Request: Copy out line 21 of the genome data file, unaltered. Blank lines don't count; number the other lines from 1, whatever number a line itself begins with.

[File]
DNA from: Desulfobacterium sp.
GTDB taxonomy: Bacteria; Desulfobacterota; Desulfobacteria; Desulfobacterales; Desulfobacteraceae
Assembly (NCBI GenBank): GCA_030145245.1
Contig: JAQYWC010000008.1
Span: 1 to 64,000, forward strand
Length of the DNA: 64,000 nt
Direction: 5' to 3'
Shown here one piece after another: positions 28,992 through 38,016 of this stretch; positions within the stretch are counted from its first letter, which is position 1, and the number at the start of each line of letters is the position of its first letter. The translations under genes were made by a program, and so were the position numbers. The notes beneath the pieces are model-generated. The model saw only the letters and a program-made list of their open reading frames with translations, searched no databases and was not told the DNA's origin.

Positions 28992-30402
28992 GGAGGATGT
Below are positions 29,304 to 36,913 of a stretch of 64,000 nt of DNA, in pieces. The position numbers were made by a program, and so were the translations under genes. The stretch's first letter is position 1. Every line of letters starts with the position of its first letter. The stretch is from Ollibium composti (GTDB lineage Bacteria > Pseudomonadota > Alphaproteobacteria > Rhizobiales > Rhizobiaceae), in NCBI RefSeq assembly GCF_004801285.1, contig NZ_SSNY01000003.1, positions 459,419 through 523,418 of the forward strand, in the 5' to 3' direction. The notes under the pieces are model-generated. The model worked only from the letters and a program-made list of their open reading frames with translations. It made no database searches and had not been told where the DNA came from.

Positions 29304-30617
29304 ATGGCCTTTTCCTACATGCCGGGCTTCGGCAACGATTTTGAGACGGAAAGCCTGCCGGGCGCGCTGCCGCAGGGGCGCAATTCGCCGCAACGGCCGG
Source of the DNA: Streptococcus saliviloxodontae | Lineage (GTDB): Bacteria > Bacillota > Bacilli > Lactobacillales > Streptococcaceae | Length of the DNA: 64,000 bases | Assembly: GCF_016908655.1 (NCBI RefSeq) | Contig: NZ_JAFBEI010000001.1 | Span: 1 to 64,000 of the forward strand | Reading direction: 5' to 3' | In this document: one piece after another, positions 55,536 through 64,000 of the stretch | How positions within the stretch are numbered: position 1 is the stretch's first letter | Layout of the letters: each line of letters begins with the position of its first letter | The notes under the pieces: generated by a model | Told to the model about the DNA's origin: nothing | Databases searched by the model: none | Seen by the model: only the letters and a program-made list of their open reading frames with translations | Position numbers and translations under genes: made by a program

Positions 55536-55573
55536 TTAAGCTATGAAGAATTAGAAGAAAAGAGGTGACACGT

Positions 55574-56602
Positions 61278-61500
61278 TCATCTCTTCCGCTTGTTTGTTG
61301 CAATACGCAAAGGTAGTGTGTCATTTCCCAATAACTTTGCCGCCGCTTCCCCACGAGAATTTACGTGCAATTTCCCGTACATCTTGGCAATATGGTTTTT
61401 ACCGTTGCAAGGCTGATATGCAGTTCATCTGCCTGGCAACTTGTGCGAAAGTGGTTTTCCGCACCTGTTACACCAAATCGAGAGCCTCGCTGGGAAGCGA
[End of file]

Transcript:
61401 ACCGTTGCAAGGCTGATATGCAGTTCATCTGCCTGGCAACTTGTGCGAAAGTGGTTTTCCGCACCTGTTACACCAAATCGAGAGCCTCGCTGGGAAGCGA